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If Australia's recent limited-overs troubles in the UAE are anything to go by, a good spin bowler is once again rapidly becoming an invaluable commodity. One has only to look to the advantage that Saeed Ajmal, R Ashwin and Sunil Narine have brought their sides to understand how quickly the art has developed over a short period of time, as well as the difficulty those nations not-so-well-versed in spin (read: respectively, England, New Zealand and Australia) have had in keeping up.
There are a number of reasons that may have contributed to this - including the perfection of the doosra, the changing role of spin with Twenty20, and the nature of Asian pitches - but these are unimportant. What matters is how countries such as Australia will look to counter the problem.
There are three foreseeable ways we in Australia might go about this. The first, and arguably least desirable, is that Australia may go the way of England and New Zealand, and opposite to India, choosing to prepare fast pitches favouring and fostering only our young pace talent. One can dream of a four-pronged pace attack (Cummins-Pattinson-Starc-McDermott) to rival the great West Indies sides, but that dream is becoming a less-and-less reasonable one as the importance of spin in the shorter forms grows more evident. We certainly don't want to be caught out, as the Indian side looked against pace in unfamiliar conditions last summer.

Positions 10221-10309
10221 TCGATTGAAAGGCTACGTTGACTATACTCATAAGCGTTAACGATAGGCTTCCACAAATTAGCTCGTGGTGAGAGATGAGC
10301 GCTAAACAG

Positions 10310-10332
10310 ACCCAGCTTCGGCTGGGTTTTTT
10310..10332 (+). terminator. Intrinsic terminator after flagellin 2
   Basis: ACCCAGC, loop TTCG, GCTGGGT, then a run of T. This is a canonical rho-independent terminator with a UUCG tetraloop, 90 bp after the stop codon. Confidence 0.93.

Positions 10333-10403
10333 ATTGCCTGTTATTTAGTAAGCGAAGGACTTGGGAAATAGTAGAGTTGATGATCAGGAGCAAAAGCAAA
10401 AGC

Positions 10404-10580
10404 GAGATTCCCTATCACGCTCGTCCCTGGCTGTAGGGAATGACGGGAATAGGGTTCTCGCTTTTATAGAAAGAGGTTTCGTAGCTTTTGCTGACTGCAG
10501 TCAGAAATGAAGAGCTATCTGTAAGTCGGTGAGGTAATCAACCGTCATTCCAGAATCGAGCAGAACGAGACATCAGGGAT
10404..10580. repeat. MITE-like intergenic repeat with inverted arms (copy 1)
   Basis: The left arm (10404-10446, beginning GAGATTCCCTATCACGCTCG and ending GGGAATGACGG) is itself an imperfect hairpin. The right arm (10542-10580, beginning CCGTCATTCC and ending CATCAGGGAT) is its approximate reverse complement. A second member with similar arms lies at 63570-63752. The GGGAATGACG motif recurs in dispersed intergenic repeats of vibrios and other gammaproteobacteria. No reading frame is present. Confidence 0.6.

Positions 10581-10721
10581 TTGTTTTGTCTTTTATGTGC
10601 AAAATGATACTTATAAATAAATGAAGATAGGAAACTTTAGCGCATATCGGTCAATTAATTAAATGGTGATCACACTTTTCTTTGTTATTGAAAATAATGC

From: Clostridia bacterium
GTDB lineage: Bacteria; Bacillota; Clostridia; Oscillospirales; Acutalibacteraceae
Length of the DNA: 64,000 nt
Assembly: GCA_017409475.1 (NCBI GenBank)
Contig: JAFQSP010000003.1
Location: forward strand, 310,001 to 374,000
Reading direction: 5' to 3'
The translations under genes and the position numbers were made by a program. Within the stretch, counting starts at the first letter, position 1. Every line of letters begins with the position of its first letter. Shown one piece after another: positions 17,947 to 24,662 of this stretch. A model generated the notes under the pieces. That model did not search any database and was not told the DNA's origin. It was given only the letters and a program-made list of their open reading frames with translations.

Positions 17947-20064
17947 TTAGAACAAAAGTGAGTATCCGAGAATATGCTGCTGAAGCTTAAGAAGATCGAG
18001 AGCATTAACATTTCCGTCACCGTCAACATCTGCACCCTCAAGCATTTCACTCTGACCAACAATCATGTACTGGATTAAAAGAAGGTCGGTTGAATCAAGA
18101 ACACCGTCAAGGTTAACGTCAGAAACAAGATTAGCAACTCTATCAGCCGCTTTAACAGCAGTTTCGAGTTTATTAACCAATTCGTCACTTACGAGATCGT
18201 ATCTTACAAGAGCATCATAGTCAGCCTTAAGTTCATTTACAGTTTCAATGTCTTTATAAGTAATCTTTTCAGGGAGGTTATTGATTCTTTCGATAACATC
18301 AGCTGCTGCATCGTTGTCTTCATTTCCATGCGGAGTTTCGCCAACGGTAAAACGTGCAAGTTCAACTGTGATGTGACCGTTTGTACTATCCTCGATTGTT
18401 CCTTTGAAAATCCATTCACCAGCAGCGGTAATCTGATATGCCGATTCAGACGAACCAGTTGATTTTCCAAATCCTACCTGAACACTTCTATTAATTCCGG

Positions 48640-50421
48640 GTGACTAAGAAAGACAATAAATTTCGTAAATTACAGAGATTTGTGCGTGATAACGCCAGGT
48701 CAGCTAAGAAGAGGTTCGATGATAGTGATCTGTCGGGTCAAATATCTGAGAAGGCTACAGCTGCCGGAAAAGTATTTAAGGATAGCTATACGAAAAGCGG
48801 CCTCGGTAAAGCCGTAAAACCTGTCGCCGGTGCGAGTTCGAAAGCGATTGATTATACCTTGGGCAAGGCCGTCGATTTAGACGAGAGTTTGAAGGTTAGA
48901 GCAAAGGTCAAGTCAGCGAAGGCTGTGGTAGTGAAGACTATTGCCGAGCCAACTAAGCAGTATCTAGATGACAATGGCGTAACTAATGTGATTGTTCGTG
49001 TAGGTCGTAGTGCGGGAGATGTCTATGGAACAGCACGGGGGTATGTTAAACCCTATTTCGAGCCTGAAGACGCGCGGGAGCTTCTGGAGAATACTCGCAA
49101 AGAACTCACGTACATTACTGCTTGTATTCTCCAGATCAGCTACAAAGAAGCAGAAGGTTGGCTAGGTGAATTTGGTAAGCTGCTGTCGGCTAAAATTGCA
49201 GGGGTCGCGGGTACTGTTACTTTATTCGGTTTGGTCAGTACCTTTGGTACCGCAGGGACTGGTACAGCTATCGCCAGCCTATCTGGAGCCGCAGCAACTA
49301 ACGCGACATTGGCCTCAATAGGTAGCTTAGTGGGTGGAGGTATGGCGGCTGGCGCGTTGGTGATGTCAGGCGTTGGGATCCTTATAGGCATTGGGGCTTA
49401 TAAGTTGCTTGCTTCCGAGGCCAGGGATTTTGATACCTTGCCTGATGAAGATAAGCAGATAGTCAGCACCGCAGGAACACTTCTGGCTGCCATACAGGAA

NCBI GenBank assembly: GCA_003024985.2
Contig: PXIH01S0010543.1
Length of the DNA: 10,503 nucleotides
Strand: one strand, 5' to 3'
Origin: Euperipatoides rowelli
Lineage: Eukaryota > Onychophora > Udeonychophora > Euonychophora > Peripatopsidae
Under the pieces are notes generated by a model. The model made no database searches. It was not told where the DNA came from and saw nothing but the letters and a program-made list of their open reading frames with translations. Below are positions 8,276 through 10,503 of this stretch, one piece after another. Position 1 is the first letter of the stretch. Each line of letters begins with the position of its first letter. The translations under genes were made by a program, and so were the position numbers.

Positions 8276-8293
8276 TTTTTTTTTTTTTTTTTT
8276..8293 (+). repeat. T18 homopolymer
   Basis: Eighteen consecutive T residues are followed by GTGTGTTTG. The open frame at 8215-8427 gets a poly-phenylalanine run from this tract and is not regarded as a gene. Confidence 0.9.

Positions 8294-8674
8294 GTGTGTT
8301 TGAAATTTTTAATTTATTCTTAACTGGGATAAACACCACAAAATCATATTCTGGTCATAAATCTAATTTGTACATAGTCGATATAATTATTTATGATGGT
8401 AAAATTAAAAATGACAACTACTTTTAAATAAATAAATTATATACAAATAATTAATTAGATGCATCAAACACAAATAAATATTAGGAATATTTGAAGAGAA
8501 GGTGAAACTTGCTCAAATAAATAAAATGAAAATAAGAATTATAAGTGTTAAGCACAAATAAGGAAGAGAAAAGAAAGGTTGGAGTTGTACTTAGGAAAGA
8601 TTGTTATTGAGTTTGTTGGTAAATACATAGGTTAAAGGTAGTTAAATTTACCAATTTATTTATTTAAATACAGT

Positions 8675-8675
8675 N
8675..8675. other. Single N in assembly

More likely is that Australia will continue on its current path, developing traditional spinners like Nathan Lyon, who will most likely go on to have regular (if not entirely impressive) success at Test level. If we're lucky, Lyon will continue to blossom and also become a strong contributor in limited-overs formats. Meanwhile our captains will continue to treat our required spin overs as necessary evils, and our batting in the subcontinent will continue to be pulled along by Michael Clarke and the occasional Hussey or Marsh.
Ideally, something or somebody will come along to pull the Australians out of their spin stupor. Perhaps Cameron Boyce or young Ashton Turner will develop to rock the foundations. In the meantime, we already seem to be taking a proactive step in turning a weakness into a strength: playing allrounders to fill the spin overs. This solution - sacrificing the spin attack for batting depth - is decent in theory. The only problem lies in that our allrounders belong mostly to the up-and-coming generation, and lack experience and confidence.
Personally, I like the idea of Michael Clarke coming out of T20 retirement to play as a bowling allrounder. His experience, confidence, accuracy and wide point of delivery from around the wicket make him one of the strongest spinners in Australia right now. Played alongside another spinning allrounder, such as Stephen O'Keefe or Steve Smith, it is not unreasonable to think that any lack in bowling strength would be made up for in batting talent. Although not the ideal fix, this is just one way in which the problem could be addressed proactively.
The less high-pressure Test arena, as well as the more experienced line-up Australia boasts in the format, has meant that the spin issue is a less urgent problem in the longer game. But if Australia should ever want to become No. 1 again, and outside of home turf, particularly in the short formats, it is an area of development to which we will definitely need to devote some real resources and brainpower.
© ESPN EMEA Ltd.
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